by Elana Spivack
On Thursday, April 23, Israeli musician Idan Raichel came to campus to share his music and philosophy with students at the Horn Gallery during a Common Hour Talk. Raichel has played music since age nine when he learned to play accordion, and created an informal band with friends when he served in the Israeli Defense Force as a musician. Now an internationally renowned musician, Raichel collaborates with a slew of different musicians of all different religions, races, beliefs and backgrounds to build bridges, creating harmony within music and between people.
The Idan Raichel project is you and a bunch of other collaborators of all different backgrounds and cultures. How do you reconcile your own beliefs with those of other people?
The whole idea was to bring all these people come together and to make music but emphasize that we’re making music. I’m collaborating with these musicians because they’re amazing musicians. It’s not that I’m saying to myself, “Wow, let’s make a collaboration with a Palestinian singer,” and then [we look] for the Palestinian singer. No, I know Ali Amr is … an amazing artist. I collaborated with him, and then I know that also he’s a Palestinian. I don’t see my singer as my Ethiopian singer. I see her as an amazing singer. … And after collaborating with everyone we show that actually it’s a great musical project that you can find at the end of the day people that are for example super religious singing side by side with non-religious secular people. I think this is the whole idea, just to put… we’re not putting aside our beliefs. We’re bringing all these beliefs, but we’re making music.
What sort of message do you want your listeners to get out of hearing your music?
First of all, to enjoy the music. After that, when we’re playing in Israel, people define it as Israeli music. When we travel outside of Israel people tend to define it as world music. World music artists are actually artists who are bringing the soundtrack of places they are coming from. … People who cross over big time, like Bob Marley, you can find him under reggae, but also as world music because he became the voice of Jamaica. Also … Edith Piaf, who became the voice of Paris and France. You listen to her … and without understanding French you imagine that you’re walking in the streets of Paris. … It will be an honor for us if people remember this music as Israeli music.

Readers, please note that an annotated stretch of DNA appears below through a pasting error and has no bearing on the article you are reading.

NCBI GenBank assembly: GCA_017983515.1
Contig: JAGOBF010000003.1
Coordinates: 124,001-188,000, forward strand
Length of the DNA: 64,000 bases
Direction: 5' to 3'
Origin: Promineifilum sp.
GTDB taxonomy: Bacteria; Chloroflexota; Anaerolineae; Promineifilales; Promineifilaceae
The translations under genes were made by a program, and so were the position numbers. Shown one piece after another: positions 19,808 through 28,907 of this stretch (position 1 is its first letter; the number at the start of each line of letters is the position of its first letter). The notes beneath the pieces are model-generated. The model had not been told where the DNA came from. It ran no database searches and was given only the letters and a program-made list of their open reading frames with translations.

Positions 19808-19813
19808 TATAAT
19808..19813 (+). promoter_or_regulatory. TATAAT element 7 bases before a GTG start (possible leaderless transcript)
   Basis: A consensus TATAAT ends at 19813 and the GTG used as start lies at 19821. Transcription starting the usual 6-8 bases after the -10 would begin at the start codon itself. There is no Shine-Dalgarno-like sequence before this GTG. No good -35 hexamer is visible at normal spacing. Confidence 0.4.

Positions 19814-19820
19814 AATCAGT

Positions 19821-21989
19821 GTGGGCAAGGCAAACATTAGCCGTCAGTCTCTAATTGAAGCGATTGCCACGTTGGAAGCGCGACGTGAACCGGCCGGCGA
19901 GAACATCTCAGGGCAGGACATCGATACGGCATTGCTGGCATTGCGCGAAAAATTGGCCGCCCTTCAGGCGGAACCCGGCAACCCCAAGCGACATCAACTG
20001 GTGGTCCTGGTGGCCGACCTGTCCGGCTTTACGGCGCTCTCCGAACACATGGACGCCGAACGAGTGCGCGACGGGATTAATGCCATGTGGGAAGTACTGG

So you would want it to be remembered as Israeli music even if you collaborate with people from all over?
Yes … You can see it … almost as someone who has immigrated to Israel. It’s a composition through his eyes, being a new immigrant. … So it’s almost like a visitor from outside, a tourist that comes to the microphone. At the end of the day, it’s all taking place in Israel.
Do you actually perform in any of the songs?
So I started playing accordion, which is the uncoolest instrument ever. I played it when all my friends were surfing, beach, playing rock n roll guitar. It’s an instrument that sounds different from the waltzes of France to the tango of Argentina, it sounds different in different parts of the world. I think that I’m lucky that … I grew up playing accordion because it gave me the roots to keep my ears and eyes open to different sounds from around the world. I play the accordion but I’m not an accordionist. … Also I play piano but I’m not a pianist. A pianist is someone by definition that is the essence of his living.
So then what’s the essence of your living?
A bit from everything. I’m not a poet; I write some. I’m not a composer; I compose a few songs. I’m not a pianist; I play piano. I’m not a singer; I sing. I think the overall picture is what I do.
How did you transition from having a music group with some friends to being this world-renowned artist?
I don’t know where the transition starts. It’s almost like asking when I started. … You start working on your second album when you finish your first album. You start working on your first album pretty much from the day that you were born. … I was lucky to serve as a musician [in the army] and I played for Israeli soldiers, and definitely the soldiers are the most honest audience after kids. … I think the most important thing is to wake up in the morning and just to do. You can really learn from everything.
Do you attribute your success to collaborating with people of all different beliefs and backgrounds?
If you listen to one song of the project, it will never be enough because maybe you will listen to a guitar player playing with an opera singer, and you think “Wow, it’s an opera project.” But it’s not. Or maybe you’ll hear an electric beat and you’ll hear an Arabic Palestinian language and say, “Oh, I’m not into electronic beats.” You have to listen to many … songs and I think at the end of the day you’ll hear something you feel connected to … You’ll always find yourself connected to one or another.
This interview has been edited for length and clarity. Photo courtesy of Yeara Livny.